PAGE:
Why Your Newsroom Needs Facebook

Is your newsroom using Facebook or Facebook Live yet? Many in the TV news industry are slow to market, especially when it comes to new technologies that they aren’t familiar with. But that kind of thinking is going to leave you even further in the past. Today we’ll discuss why Facebook should be one of your top resources.

First up; why do you need it? Well, according to Mediashift, the cliff is approaching; indeed, they say “a person with his or her eyes open can see it coming from a mile away.”

  • The latest numbers from Nielsen show TV viewership amongst 25-34 year olds (you know, the demo) is down 24 percent from 2010. That percentage continues to grow every quarter.
  • The University of Florida released data in February 2015 that show 4 percent of young people consider their primary news source as either an online-only news site, the website of a traditional news organization, Facebook, Twitter, or some other social network. Broadcast TV came in at only 4.5 percent.
  • What’s even more troubling for TV newsrooms? Ask young people how many of them still pay for cable or satellite. Then ask how many consume a majority of their media on mobile platforms (see the MediaShift special on cord cutting here). The answers aren’t good for the status quo in TV news.1

One fear expressed by the TV news industry is spending money and resources on something they don’t think will benefit them financially. But you really don’t have to do that much more. Again, according to Mediashift, when all TV stations do is post video teases to Facebook, they’re thinking short-sighted and missing gigantic opportunities to provide relevant content where their consumers already exist. Instead of teasing the story, post a Facebook-specific video version of the story. Post video of some sound that didn’t make the cut. Post a recap from the reporter about what surprised him or her about the story. Do anything other than a standard 15-second video tease pushing to the legacy medium.1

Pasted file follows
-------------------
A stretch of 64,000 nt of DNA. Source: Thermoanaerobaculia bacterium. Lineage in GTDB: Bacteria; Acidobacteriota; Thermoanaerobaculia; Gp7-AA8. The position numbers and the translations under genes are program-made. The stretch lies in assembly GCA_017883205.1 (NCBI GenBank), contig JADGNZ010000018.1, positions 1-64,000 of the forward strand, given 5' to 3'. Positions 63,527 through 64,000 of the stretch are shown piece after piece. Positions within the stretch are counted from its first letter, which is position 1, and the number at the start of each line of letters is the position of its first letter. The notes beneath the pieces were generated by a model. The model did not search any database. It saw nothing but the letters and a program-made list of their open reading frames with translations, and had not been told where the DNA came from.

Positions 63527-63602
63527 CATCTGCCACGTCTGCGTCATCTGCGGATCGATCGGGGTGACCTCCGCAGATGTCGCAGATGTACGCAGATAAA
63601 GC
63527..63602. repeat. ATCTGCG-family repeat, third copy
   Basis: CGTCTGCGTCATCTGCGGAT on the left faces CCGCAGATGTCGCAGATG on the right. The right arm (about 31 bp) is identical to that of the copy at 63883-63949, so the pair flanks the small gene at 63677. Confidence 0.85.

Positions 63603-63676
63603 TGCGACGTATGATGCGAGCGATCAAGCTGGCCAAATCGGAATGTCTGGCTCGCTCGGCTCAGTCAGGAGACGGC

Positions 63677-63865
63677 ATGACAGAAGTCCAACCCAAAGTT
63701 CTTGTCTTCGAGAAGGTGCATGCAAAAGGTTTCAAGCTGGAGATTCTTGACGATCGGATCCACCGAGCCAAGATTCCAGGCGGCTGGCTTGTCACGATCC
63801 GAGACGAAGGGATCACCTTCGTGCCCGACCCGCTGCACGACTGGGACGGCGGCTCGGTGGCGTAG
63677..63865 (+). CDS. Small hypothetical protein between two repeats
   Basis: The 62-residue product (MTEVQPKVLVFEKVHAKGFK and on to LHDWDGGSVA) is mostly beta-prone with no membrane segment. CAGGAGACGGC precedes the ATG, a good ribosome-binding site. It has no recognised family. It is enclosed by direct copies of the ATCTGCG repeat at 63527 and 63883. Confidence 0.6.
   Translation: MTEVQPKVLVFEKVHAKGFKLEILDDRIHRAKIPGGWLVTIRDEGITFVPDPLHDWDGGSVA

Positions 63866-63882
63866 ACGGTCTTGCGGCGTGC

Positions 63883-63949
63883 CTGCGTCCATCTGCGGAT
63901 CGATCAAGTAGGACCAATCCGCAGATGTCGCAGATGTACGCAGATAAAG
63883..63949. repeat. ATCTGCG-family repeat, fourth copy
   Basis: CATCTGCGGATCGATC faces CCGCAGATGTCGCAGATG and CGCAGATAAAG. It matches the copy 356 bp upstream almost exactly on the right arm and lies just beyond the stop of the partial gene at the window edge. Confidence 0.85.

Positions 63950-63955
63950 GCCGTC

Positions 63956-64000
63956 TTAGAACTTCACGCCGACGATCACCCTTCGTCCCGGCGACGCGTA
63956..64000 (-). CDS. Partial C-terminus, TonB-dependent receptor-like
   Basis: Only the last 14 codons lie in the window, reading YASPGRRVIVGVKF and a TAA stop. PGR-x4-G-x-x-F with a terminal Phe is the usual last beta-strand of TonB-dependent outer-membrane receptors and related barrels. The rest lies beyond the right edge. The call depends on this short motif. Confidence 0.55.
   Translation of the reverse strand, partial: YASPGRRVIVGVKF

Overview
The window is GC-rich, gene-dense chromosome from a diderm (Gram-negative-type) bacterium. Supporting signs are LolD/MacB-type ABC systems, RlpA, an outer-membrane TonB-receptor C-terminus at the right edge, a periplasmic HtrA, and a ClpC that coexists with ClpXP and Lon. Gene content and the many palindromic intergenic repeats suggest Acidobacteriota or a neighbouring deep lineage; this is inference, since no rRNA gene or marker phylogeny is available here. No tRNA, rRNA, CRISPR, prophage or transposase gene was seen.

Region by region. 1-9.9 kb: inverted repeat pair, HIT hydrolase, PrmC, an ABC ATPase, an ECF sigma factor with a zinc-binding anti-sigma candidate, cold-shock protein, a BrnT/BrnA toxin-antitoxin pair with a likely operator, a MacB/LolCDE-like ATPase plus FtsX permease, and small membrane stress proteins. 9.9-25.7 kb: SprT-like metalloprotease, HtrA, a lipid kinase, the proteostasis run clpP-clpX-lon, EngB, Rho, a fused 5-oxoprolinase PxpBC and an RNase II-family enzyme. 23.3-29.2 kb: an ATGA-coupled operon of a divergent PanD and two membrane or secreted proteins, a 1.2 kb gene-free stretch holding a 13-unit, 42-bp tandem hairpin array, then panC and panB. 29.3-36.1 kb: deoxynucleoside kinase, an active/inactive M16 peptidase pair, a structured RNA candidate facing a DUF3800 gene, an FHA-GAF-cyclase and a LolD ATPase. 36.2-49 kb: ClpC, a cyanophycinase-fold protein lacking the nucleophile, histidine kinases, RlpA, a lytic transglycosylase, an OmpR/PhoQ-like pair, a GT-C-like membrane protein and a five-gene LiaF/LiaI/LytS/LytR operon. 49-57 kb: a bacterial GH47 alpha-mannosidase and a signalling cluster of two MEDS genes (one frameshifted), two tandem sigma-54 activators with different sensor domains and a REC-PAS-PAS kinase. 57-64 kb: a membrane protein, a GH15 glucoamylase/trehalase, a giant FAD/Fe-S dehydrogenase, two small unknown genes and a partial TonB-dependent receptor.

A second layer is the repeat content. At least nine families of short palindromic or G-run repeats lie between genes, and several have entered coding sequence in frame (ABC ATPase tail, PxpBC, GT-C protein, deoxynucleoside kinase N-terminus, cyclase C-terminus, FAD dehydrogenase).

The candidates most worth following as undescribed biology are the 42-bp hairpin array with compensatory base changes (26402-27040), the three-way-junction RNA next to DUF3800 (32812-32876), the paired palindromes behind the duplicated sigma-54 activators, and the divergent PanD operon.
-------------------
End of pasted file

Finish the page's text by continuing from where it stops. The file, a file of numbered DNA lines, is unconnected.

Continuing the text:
Case in point is KAIT-TV in Jonesboro, Arkansas – a small station with a huge social media footprint.  In fact, the station, which is in the 180th television market (out of 210) in a metro area with a population somewhere around 150,000, has found ways to gain about the same number of fans and followers as some of the country’s top newspapers.2

Monday through Friday, a “Hot Topic” related to the news of the day is posted by one of the anchors at 4:30 a.m. for people to comment on. KAIT News Director Hatton Weeks says it’s rare to have less than 50 comments by 7. During the show, the anchors talk on the air about the question and user responses.

Weeks goes on to suggest four starting points for your newsroom to take advantage of.

1 – Get Everyone Involved.

2 – Post items a minimum of 4-5 hours before the news begins to push to the newscast.

3 – Find an internal social media guru and let that person lead the charge.

4 – Make sure your website is updated often and stories are shared on the appropriate social media.2

“It has almost revolutionized the way we cover news,” Weeks says. “Our audience, en masse, can communicate with us as we cover stories. Our audience is engaged more with our product, their voice is heard, and they feel like they’re part of the news.”2

With that in mind, don’t you think it’s time you embraced the technology before you’re left in the dust? Bitcentral CORE:news offers industry-leading discovery, asset management and editing capabilities as a perfect complement to a newsroom Facebook strategy. When it comes to maximizing Facebook, we can help get you up to speed in no time!

1http://mediashift.org/2015/04/how-tv-newsrooms-should-use-facebook-and-why/

2http://www.poynter.org/2010/how-a-small-arkansas-tv-station-uses-facebook-twitter-to-drive-audience-to-newscasts-website/111781/

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